Our Core Values
We all have value.
We all deserve dignity and meaning.
We all have limitations, and we all need grace.
We all need relationships with people we enjoy.
We all can contribute in a real and substantive way to community.
We each are fiercely loved by Jesus Christ and uniquely reflect the image of God.
Benjamin’s Hope acknowledges Jesus Christ as sovereign over all creation, and we seek to honor Him in our relationships, endeavors and hearts.
The Benjamin’s Hope story began with a realization that every parent of a child with developmental differences has to face: “One day, the school bus is going to stop coming.”
One day, the structure that helps my child connect, learn, and grow will no longer exist.
When that day comes, every family wants their son or daughter to find a continuing sense of safety, purpose, and joy while also participating as a valued member of their greater community.
Krista Mason and her husband Dave found themselves starting to ponder this reality around the time their son Ben was ten years old. Ben had a diagnosis of autism that included nonverbal communication as his primary form of engaging the world. As Ben grew, the Masons recognized a need for their son and those like him to have a place to thrive as adults.
What ensued was years of research, education, awareness building and development. Krista visited organizations around the nation that offered different care models for adults with diverse abilities. She met with experts in the medical, psychological, community health, legal and social work fields to determine the best path forward for opening an adult foster care nonprofit organization. Krista also spent a lot of time caring for Ben, witnessing what brought him delight and helped him access a sense of empowerment.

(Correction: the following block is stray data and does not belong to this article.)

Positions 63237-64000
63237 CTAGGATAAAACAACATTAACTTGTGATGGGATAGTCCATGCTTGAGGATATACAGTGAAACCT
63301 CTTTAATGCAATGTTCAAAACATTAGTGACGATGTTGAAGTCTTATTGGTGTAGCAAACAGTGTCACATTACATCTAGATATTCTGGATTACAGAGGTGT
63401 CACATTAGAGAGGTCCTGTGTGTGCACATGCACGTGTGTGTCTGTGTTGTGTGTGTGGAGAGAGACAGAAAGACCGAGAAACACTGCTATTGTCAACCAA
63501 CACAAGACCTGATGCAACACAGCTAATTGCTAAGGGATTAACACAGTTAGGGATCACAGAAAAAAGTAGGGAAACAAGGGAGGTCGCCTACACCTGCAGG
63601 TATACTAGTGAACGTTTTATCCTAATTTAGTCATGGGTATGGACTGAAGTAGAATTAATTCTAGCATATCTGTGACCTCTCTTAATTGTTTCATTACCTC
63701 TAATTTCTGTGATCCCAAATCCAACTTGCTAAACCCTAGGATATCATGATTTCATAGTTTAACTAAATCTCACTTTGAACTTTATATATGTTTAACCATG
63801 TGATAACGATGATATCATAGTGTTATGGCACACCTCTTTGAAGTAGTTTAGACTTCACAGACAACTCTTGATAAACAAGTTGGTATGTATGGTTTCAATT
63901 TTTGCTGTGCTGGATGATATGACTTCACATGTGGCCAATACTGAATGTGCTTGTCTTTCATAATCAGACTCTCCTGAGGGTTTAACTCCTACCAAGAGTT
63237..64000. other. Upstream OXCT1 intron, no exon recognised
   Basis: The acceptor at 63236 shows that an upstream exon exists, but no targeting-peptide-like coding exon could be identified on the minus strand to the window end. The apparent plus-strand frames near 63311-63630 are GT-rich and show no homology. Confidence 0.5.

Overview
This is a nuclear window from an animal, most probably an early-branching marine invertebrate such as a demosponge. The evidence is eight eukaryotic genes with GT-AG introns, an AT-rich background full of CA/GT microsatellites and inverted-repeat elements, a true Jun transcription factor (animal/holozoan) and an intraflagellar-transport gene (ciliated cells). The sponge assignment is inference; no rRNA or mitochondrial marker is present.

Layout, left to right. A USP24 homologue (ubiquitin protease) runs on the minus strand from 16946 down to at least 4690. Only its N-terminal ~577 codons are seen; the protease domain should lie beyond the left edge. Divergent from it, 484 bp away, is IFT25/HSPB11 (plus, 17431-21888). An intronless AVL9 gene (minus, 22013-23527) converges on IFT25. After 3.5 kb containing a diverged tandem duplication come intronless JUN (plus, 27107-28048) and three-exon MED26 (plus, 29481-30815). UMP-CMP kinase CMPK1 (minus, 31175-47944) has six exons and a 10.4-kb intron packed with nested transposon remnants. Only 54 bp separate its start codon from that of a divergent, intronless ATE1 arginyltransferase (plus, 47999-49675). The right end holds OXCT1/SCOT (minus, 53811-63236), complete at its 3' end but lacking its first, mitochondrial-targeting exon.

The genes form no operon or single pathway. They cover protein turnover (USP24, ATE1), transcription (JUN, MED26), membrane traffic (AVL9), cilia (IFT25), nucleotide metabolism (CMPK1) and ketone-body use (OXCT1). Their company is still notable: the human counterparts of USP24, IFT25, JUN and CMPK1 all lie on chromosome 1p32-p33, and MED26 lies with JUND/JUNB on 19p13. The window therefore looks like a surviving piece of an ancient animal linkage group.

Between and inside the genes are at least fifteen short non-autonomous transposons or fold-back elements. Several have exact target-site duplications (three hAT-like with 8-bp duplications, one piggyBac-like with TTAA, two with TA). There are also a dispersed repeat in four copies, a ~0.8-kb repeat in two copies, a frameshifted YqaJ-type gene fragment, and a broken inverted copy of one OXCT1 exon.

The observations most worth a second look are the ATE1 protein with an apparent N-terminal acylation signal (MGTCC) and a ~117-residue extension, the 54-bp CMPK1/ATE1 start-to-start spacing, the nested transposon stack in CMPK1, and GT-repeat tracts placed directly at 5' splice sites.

“Benjamin’s Hope was built around a simple question: “What makes life wonderful?” We believe life is richer when all people share access to a safe home, purposeful work, a community they enjoy, and a church where every expression of worship is recognized and all participants are affirmed as vital.”
In her research, Krista learned there is no one-size fits all model for offering care, inspiring the person-centered approach of Benjamin’s Hope. She also realized that among different care approaches, a farmstead model offered unique flourishing for autistic adults with pronounced sensory sensitivities.
Krista launched the “Live, Learn, Play, Worship” model to inspire the creation of Benjamin’s Hope. While many organizations like Ben’s Hope embrace a “Live, Learn, Play” model of care, Krista also wanted to ensure those with developmental differences seeking a home in the church could experience the full joy of participation in a faith community without judgement, isolation or a curriculum that removes them from the larger community.
Today, Benjamin’s Hope serves as a debt-free 501 (c3) organization that not only offers a thriving neighborhood cherished as home by 30 adults with developmental differences, but also a community for Christ followers of all abilities, now 400 members strong. In addition, the 40 acres of Ben’s Hope serve as a central gathering for the larger community--all to help ensure individuals of every ability can live, learn, play and worship in the ways that fit them best.